Belmont is able to run the program in-house. Government officials review applications, run credit checks and determine whether a business was profitable or would have survived in the absence of COVID-19. Once an application is reviewed, qualified applicants can receive a maximum loan amount of $10,000 at a 7 percent interest rate. The loans are unsecured and mature over a 36-month period, but recipients do not have to make interest payments during the first 12 months. To disseminate information about the program, Miller has relied on Belmont’s membership organizations, as well as traditional media.
Due to Belmont’s relatively small size, their emergency loan program implementation may look different compared to a larger municipality’s. For example, Fayetteville has neither the capacity nor the software to adequately operate a loan program in-house. Cynthia Blot, the City’s director of economic and community development, has been working with a third party to develop and administer a loan relief program. CEED, the Center for Economic Empowerment and Development, is a Fayetteville nonprofit that supports community members through various programs, including providing small business loans. Because of their expertise in providing loans, CEED has agreed to take on the responsibility of reviewing and approving loan applications.
Suzy Hrabovsky, executive director of CEED, and Blot successfully pitched a loan program to the Fayetteville City Council at the beginning of May. The program sets aside $250,000 in funding and, similar to Belmont, $10,000 loans will be given to eligible applicants. Full implementation will follow within the next few weeks. Hrabovsky and Blot have used press releases, newspaper articles and social media to disseminate information about the program.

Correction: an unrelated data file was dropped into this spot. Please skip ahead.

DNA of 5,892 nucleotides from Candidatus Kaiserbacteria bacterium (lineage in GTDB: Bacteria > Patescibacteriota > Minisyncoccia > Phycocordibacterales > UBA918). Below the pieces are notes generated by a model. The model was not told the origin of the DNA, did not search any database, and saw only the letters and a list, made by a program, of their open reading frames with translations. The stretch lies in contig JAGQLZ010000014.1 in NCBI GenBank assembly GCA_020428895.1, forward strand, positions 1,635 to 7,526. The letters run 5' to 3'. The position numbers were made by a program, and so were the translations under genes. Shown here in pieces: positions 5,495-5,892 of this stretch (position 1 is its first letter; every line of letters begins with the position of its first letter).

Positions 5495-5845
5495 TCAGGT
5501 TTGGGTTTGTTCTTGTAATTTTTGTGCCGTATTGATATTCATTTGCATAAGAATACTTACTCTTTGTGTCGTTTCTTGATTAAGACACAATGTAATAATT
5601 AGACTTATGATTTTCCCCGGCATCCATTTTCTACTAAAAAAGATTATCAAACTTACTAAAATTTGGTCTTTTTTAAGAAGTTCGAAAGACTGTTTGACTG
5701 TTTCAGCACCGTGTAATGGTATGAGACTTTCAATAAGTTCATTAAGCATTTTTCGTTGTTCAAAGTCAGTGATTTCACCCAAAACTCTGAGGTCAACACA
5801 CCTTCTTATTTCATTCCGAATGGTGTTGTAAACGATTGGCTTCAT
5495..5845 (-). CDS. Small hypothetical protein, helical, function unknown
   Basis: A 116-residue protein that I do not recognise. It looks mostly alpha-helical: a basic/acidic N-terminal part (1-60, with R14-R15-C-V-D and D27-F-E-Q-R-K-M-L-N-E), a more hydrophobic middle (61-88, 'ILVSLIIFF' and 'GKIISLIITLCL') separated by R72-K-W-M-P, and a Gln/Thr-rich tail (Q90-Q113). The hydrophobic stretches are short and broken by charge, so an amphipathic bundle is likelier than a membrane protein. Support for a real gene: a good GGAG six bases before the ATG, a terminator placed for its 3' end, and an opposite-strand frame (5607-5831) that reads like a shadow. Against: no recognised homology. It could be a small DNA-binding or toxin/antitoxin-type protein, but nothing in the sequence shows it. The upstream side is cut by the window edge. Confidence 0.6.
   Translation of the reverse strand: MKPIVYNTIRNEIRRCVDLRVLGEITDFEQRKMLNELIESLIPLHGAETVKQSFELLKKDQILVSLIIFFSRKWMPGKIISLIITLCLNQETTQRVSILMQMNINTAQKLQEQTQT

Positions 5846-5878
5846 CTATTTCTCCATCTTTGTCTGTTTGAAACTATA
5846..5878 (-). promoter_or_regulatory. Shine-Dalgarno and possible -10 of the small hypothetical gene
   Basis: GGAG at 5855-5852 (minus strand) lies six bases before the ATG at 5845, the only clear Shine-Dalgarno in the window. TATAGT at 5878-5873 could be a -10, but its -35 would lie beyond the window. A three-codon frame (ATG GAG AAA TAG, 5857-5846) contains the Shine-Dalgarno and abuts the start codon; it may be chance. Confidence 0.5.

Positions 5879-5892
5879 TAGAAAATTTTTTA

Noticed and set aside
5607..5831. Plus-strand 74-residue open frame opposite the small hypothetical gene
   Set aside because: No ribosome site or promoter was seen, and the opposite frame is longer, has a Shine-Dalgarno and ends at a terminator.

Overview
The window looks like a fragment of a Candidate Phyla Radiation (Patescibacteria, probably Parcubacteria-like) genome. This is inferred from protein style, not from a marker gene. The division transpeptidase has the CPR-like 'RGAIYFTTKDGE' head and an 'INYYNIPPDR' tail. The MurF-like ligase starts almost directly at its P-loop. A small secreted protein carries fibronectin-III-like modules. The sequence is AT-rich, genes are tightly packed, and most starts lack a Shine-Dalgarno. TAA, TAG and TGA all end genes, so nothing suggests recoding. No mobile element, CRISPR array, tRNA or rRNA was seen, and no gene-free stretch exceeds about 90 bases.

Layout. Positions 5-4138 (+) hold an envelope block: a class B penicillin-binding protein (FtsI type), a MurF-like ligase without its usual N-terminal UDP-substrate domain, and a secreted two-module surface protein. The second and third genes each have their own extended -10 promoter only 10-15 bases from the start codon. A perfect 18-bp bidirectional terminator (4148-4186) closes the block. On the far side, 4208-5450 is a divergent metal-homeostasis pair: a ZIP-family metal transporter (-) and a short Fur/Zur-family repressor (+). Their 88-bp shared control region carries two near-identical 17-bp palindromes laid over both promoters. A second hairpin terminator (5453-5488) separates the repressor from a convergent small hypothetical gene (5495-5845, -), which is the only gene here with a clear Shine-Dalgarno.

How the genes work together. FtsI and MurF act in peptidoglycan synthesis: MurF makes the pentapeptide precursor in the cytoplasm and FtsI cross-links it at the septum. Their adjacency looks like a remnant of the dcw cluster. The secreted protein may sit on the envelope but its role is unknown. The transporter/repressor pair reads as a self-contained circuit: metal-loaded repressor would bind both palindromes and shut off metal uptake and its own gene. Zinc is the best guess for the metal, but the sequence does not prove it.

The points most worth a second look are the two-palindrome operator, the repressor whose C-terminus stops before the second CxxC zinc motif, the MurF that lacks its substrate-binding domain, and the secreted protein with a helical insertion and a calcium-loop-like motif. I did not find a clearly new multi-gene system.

The needs and implementation of small business emergency loan programs will look different for every community. Some things to consider include: Will the program be run in-house or via a third party? What are the loan eligibility requirements? What will the loan amount be? And how and by whom will the loans and loan payments be tracked?
There is risk associated with using taxpayers’ money on loans for small businesses, but it is important to consider the substantial risk associated with letting small local businesses fail. As Adrian Miller states, like Belmont, many other municipalities across North Carolina have spent decades trying to revitalize their communities. That work could be lost in the span of a few months if businesses permanently shut their doors due to a lack of assistance. Many communities are deciding these loans programs, while posing some risks, are worthwhile compared to the devastating effects that could result from large numbers of shuttered businesses.
If your community is interested in starting a small business emergency loan program, contact DFI for a free, one-hour consultation. More information on consultation services and how to implement emergency loan programs can be found here.